Jane Eyre (2011)

It’s so easy to make a bad adaptation of a great book. Beautiful words to not always align with beautiful images, and there is a certain heart to a book that can be lost in dissection.

I can happily say that Jane Eyre does not suffer this woeful misfortune, although I had a feeling this would be the case.

The film, directed by Cary Joji Fukunaga (True Detective), centers around Jane Eyre (Mia Wasikowska, Tracks). It starts with a flashforward that returns near the end of the film, with her running away and begging for a home. She was kicked out of her home as a child, and she grew up to be a governess. Working for Edward Rochester (Michael Fassbender, Steve Jobs), the two fall in love, but he’s hiding a terrible secret.

Intelligent and plain, the film’s heroine has touched audiences for almost 170 years, and will do so for many years to come. The thing about life is that we do not develop in permanence, but rather we are born, develop, and die, starting the cycle all over again. We connect to the humans of ages past because we’re not really different. The only lasting changes we can make are to the world around us, in the documents and monuments we leave behind.  Played by Wasikowska, Jane Eyre continues to have an authenticity that will last beyond our lives.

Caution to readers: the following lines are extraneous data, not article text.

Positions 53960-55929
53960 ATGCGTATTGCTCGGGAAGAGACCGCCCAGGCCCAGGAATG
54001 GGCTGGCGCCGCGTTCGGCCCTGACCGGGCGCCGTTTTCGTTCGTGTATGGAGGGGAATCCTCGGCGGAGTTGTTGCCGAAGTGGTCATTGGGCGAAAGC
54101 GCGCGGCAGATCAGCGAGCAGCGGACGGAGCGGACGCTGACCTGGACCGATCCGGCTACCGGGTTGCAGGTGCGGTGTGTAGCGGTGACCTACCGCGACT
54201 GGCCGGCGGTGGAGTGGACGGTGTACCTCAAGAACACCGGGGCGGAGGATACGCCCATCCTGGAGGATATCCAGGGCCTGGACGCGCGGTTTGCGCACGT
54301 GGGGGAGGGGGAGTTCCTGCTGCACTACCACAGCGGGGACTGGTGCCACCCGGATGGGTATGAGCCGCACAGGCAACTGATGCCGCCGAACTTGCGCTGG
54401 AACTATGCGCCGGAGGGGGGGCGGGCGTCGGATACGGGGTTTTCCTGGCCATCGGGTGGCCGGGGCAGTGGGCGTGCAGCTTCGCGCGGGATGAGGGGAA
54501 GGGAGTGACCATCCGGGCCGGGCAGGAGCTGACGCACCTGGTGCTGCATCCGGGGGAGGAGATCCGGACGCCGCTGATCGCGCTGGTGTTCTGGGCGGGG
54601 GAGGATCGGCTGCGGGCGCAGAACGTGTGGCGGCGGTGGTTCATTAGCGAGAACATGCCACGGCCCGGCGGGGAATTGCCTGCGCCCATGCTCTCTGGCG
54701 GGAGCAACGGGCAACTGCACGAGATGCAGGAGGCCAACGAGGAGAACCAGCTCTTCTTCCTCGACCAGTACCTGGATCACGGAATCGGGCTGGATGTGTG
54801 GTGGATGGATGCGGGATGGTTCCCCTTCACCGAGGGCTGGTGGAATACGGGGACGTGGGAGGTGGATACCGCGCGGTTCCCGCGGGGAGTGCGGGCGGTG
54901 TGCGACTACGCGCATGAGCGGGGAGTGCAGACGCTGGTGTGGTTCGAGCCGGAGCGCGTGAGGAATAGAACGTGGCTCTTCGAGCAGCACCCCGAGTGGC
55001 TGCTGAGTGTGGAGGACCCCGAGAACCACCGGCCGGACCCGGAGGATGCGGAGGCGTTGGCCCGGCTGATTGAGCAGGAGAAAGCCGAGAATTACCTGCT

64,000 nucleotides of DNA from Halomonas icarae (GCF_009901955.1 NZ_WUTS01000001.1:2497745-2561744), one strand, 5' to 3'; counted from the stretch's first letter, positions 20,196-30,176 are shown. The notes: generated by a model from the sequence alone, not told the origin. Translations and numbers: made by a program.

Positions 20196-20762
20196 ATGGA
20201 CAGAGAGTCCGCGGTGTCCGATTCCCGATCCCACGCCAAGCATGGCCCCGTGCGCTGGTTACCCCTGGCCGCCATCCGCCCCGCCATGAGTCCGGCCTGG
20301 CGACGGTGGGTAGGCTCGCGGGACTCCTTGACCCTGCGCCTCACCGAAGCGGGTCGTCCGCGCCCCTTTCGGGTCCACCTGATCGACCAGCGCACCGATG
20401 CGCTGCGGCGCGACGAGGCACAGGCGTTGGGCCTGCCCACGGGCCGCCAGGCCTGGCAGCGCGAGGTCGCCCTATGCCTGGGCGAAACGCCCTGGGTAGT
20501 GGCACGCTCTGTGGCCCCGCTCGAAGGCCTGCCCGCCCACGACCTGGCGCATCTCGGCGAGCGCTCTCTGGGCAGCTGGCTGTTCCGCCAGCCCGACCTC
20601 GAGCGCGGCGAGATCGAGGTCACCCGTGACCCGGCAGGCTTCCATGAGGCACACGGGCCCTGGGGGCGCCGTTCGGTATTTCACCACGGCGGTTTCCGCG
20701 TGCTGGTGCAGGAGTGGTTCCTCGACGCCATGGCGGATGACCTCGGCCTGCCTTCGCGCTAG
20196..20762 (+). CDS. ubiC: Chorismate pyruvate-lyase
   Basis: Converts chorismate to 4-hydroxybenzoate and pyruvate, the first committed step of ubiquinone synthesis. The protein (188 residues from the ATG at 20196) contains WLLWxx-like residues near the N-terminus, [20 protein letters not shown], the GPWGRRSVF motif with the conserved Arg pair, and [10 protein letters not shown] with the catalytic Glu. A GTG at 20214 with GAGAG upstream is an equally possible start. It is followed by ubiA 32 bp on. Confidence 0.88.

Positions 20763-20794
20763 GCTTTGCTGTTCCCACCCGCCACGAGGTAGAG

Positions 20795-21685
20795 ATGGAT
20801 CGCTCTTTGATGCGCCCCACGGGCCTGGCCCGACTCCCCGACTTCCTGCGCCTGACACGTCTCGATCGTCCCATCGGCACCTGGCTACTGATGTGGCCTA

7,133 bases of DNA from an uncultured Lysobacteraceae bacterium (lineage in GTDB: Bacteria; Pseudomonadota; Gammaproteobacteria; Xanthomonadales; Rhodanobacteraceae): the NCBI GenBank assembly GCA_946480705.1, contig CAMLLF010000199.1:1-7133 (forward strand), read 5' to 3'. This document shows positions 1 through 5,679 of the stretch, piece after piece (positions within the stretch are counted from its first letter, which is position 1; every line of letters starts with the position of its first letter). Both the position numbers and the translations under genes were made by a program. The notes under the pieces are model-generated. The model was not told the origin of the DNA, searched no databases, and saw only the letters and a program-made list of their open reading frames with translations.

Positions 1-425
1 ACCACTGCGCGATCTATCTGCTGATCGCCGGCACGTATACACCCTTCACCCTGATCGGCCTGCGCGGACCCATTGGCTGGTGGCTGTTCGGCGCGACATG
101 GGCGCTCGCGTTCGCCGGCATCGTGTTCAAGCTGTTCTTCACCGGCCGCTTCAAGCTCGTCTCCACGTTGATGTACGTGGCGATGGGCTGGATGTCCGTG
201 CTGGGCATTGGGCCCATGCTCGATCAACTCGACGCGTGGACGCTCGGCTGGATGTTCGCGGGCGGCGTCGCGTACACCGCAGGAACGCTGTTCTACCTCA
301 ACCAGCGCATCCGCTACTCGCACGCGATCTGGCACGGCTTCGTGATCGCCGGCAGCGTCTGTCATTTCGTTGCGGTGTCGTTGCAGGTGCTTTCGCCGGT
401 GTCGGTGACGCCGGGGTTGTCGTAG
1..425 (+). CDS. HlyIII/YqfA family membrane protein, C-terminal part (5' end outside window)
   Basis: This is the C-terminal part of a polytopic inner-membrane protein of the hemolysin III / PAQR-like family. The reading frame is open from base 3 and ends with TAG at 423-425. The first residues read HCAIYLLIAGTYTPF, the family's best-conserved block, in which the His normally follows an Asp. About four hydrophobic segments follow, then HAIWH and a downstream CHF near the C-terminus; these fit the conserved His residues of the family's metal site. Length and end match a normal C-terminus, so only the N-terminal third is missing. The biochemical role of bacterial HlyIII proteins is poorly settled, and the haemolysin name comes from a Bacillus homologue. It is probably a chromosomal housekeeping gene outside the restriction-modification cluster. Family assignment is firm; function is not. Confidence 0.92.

I think what is so marvelous about good art is that it transports us back to a time we will never truly witness. We can recreate a way of life that might otherwise be lost in time, and then long to be a part of the recreation. The job this film does is simply… stellar. The cinematic atmosphere is on par with the very best of the medium, every frame a painting of visual mastery.

I feel like I could go on for ages about the capitvating authenticity of this film, but I’ve waxed enough for now. This is not just a great adaptation of a classic novel; it might also be the definitive one.

3.5

Jane Eyre is available for streaming on Netflix.

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